Small Business

3 Things Businesses Can Do To Grow Online

3 Things Businesses Can Do To Grow Online 3000 2000 Atomic Scribe

If you own or work for a business, you probably know that new problems are arising every day that past generations didn’t have to deal with. For example, due to the internet, many businesses now have to compete on a global scale and not just locally. But, thankfully, there are some easy ways to set your business apart.

1. Build a cohesive brand

This probably sounds daunting, but that’s why a design-focused company (such as us, Atomic Scribe) are a great partner. A business needs a brand to be recognizable, even on a small scale. There needs to be uniformity across a web site and social media so that customers and consumers know who you are and what you do.

In today’s world, you need to stand out. That doesn’t necessarily mean the boldest and biggest. It just means a brand that people know when, for example, you email them. An identity where they automatically think, “Oh, yes, my dentist,” and don’t have to search their mind for how they know you. This also puts you top-of-the-mind for the next time they need to work with someone in your field. So make sure that you have a cohesive brand, and that it hits all points (in person, online, social media).

2. Translate into other languages

As stated previously, the internet has really changed the game for most businesses, for better and worse. Today, your site and brand is capable of reaching people all over the world, which means your audience is no longer only English-speaking consumers.

Most people want to read web sites and buy in their own language. So what should you do to reach these people? Translate your web site. It’s a one-time cost, and you can keep the translation forever. The translation can also be used for social media, print, and more. Best of all, the text will help you show up in search engines all over the world in different languages.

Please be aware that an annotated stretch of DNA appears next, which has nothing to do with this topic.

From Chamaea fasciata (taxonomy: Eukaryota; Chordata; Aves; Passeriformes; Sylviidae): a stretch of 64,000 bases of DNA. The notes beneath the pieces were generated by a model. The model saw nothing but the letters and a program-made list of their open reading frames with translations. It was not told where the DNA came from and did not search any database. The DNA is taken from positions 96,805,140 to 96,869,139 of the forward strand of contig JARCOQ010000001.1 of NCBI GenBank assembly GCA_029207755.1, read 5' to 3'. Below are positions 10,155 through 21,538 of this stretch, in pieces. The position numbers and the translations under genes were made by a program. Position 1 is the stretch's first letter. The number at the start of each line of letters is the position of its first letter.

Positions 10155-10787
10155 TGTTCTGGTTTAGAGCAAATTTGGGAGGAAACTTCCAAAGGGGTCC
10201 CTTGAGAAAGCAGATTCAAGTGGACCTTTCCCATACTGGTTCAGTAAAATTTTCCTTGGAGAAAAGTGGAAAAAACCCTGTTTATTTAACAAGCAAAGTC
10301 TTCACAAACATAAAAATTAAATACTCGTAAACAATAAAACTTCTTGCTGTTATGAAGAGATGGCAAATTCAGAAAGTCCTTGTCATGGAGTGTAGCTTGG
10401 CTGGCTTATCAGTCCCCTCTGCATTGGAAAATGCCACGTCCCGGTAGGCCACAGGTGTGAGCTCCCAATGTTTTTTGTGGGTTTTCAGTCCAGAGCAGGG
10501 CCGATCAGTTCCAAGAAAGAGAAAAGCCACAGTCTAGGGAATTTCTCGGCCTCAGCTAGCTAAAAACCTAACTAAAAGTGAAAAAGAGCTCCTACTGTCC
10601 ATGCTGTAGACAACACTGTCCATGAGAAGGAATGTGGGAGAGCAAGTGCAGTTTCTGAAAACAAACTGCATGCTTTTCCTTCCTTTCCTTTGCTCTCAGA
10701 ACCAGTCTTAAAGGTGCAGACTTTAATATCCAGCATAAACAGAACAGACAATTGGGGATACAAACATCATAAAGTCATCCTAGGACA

However, be careful. A straight translation from Google Translate may be semi-accurate, but you need to have a human check the translation to make sure it reads like a person and not a robot. Don’t be like the Norway Winter Olympic team that accidentally ordered 15,000 eggs due to a Google Translate error.

“According to a study conducted by Common Sense Advisory, 75 percent of participating consumers stated they prefer to buy products in their native language, and 60 percent claimed they rarely or never bought from English-only web sites.”

“According to a study conducted by Common Sense Advisory, 75 percent of participating consumers stated they prefer to buy products in their native language, and 60 percent claimed they rarely or never bought from English-only web sites.”

3. Blog content

Visitors do not want to be on web sites that are stale. That’s why branding and web design is so important. But many businesses don’t realize that blog content is a big component to a consumer’s judgement of whether to trust a business or not.

For example, take a look at Patagonia’s official blog. They upload brand-related, unique content frequently, post the published articles to their social feeds, and the blog is easy to find via their homepage. This shows to consumers that they are a thriving business and that they are knowledgable about their industry and audience.